Reminding the PM-elect of a promise he had made in his first address to the nation after the July 25 polls, Shehbaz Sharif said: “Khan sahab, you had said that if rigging in 2013 elections would be proven, Nawaz Sharif’s government should resign. We will not let you run from this. We will hold you accountable for stealing votes.”

Clarifying the party’s stance and objectives, he said: “We came here for the sake of democracy and to protect the democratic system. There have been movements in the past and we have always stood by this House.”

On his future strategy, he said, “We won’t attack parliament. We won’t disturb the visits of foreign dignitaries to Pakistan. We won’t curse the parliament. We won’t force the Supreme Court judges to change their route.”

The PML-N president said that his brother Nawaz Sharif was being targetted for carrying out nuclear tests where he rejected $5 billion offer from the United States.

He said that the Nawaz promised to resign if rigging was proved in the judicial commission. “Can you (Imran Khan) promise the same?” he asked.

Shehbaz refused to conclude his speech “in protest” after being silenced by the speaker so that PPP Chairman Bilawal Bhutto-Zardari could also address the House.


PPP Chairman Bilawal Bhutto, in his first address to the National Assembly, delivered a measured and mature speech in English.

Although he said it was his “honour to become a part of this house”, the 29-year-old criticised the “two biggest parties for creating a ruckus” in the parliament.

In his speech, Bilawal smartly recalled all the promises made by the PTI government-to-be.

While recalling the 10 million jobs and five million housing units in PTI’s manifesto, the PPP chief said he was anticipating how the newly-elected prime minister would implement his 100-day plan.

“I would like to ask Khan sahab ─ who said that he would rather commit suicide than go to the IMF and beg for alms ─ what his plan will be to deal with the economic crisis.”

Bilawal hoped that Imran Khan, being the prime minister of the country, would fulfil his promises and “refrain from promoting a culture of intolerance anymore”.

“As prime minister, I hope Imran Khan will drop the hateful rhetoric. If he continues to fan the flames of hatred, he will have to go through us and he will find us opposing him at every step of the way,” he vowed.

“People are looking at Imran Khan to resolve the issues of the country. Imran is not a party chairman anymore… he is the leader of Pakistan now,” said Bilawal, urging Khan to be the prime minister not only of his admirers but also of the “donkeys, sheep and those he cursed in his statements”.

Bilawal specifically mentioned the complaints of “unprecedented rigging”, including the failure of result transmission system (RTS) and irregularities in Form-45.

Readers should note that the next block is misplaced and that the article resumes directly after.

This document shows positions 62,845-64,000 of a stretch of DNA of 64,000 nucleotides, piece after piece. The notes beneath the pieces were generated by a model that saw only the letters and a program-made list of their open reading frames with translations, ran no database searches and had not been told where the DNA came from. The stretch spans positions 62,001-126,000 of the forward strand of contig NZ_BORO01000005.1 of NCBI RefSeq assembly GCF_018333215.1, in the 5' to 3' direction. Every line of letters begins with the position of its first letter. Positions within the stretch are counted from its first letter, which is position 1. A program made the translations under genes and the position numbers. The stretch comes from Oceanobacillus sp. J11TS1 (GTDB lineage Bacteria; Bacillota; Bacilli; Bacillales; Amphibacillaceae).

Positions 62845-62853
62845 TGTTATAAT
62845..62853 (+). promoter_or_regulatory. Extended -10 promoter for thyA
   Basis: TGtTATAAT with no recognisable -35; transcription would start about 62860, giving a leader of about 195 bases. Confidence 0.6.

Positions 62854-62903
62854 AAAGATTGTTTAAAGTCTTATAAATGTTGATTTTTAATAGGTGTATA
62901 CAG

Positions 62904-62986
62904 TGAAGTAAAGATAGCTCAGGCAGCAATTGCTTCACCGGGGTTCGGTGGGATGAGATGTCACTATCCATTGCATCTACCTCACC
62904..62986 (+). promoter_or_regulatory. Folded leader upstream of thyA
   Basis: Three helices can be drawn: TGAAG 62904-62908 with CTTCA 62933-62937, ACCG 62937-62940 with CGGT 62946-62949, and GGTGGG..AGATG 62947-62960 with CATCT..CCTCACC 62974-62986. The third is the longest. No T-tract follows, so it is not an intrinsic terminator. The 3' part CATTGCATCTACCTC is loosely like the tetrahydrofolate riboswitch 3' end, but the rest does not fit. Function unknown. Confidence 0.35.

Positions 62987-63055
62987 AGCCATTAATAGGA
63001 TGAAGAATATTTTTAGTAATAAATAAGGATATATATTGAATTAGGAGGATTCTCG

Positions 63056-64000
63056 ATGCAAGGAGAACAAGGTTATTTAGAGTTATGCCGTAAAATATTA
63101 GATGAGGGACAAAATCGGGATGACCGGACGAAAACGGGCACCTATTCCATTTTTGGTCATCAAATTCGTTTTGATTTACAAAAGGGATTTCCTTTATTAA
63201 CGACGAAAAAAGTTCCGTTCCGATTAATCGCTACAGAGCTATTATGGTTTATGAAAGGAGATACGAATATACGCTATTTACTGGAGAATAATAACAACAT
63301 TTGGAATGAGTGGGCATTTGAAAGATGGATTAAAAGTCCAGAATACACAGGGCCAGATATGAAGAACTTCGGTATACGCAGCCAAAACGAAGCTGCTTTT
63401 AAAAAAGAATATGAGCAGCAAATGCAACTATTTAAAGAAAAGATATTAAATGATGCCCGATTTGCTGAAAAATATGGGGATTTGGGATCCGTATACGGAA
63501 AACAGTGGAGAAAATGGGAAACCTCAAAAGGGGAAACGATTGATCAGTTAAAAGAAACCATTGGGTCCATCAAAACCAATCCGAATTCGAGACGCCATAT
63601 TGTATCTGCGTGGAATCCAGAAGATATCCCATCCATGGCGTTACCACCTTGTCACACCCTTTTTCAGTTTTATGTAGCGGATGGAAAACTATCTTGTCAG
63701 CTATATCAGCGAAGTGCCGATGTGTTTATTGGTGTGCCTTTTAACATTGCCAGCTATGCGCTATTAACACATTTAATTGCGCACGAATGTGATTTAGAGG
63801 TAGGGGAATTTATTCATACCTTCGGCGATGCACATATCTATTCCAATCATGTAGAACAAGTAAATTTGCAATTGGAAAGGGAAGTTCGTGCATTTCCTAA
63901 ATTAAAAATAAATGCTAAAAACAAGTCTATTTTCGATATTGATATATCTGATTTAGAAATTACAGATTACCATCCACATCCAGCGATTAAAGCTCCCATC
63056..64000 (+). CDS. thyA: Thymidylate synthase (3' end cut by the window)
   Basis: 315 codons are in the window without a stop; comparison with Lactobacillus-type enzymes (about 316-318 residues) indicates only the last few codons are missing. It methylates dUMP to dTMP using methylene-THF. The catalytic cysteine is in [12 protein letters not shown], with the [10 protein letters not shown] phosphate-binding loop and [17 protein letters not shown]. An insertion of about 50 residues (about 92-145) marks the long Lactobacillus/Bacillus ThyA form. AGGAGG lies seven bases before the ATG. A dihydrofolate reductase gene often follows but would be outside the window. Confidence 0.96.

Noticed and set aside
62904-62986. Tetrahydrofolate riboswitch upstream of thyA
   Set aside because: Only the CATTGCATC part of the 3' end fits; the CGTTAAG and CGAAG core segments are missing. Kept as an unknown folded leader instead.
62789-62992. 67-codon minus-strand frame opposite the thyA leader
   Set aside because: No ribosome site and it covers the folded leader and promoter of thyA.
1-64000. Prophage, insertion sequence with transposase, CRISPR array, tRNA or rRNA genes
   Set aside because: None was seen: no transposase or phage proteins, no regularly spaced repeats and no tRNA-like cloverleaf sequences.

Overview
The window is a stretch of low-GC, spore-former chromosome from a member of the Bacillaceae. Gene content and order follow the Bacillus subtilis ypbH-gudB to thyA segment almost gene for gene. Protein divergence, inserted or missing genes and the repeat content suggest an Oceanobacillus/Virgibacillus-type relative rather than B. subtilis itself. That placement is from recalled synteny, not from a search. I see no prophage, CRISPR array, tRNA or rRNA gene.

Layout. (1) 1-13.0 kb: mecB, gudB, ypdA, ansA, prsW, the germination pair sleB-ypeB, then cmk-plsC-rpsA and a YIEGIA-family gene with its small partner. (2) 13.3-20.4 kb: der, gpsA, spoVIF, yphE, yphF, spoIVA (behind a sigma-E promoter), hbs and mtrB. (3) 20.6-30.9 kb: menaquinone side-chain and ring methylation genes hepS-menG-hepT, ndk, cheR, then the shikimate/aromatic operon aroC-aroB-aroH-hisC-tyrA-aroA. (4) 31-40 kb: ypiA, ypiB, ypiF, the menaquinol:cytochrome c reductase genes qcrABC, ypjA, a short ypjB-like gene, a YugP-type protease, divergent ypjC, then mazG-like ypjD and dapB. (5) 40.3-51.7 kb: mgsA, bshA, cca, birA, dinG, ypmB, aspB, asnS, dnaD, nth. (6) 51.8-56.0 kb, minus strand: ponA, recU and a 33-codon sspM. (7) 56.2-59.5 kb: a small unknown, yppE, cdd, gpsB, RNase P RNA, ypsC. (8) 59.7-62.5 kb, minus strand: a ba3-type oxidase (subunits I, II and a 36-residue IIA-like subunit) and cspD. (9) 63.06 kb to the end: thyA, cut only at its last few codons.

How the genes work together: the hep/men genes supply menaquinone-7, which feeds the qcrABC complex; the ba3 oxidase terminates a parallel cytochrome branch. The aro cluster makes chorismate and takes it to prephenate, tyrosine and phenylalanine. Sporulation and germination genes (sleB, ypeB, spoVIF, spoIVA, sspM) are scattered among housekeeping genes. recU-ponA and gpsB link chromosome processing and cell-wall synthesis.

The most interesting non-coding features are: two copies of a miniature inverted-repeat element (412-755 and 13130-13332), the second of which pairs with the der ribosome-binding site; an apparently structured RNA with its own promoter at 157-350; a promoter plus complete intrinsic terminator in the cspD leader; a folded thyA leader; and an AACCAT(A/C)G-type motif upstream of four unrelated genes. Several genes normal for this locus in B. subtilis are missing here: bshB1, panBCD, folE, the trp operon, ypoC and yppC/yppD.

He claimed that rigging took place before and after the elections, adding that across Pakistan polling agents were expelled from the polling stations.

“If it weren’t for us Mr Speaker, you wouldn’t have your seat and the PM would not have his,” he added.

“We would have been facing a constitutional crisis and we must assess what it cost for Khan sahab to get here. We mainstreamed extremism, we compromised on our basic rights, we pitted one Pakistani against another,” he continued.

Moreover, Bilawal suggested that an investigation be carried out into the attacks in Peshawar, Mastung and Quetta ahead of the July 25 polls.

“It is hurtful that Pakistan, which has sacrificed so much in the fight against violent extremism, is seen as a part of the problem and not as part of the solution,” he went on.

“I am sure the new government will take the [necessary] steps. However Khan sahab got here, Mr Speaker, he is now the prime minister of this worthy nation.”

“If the prime minister-elect makes constitutional supremacy and human development his priorities, we will stand by his side,” he added.

“I congratulate the prime minister-select,” he concluded, with his use of the word “select” possibly referring to allegations of poll engineering.

Following Bilawal’s speech PTI Vice Chairman Shah Mahmood Qureshi also addressed the newly formed parliament.

He accused the PML-N of breaking the agreement that the opposition and the ruling parties had made to allow Khan to deliver his full speech.

“Every party stood by its word except the PML-N,” Qureshi said. “Of course why would they? The session was being broadcast live so there was a photo opportunity.

“Imran Khan wanted to say that ‘I will present myself in front of the nation’. He wanted to invite everyone to sit together but sadly you did not have the courage to listen to him.”

Qureshi then struck a conciliatory tone and asked the opposition to “play the role of a constructive opposition.

“Let’s change our behaviour towards each other. We will try to incorporate your criticism in our policies. We must also have the courage to listen to criticism.”

“We are aware of the challenges that the country is facing. We will solve them together.”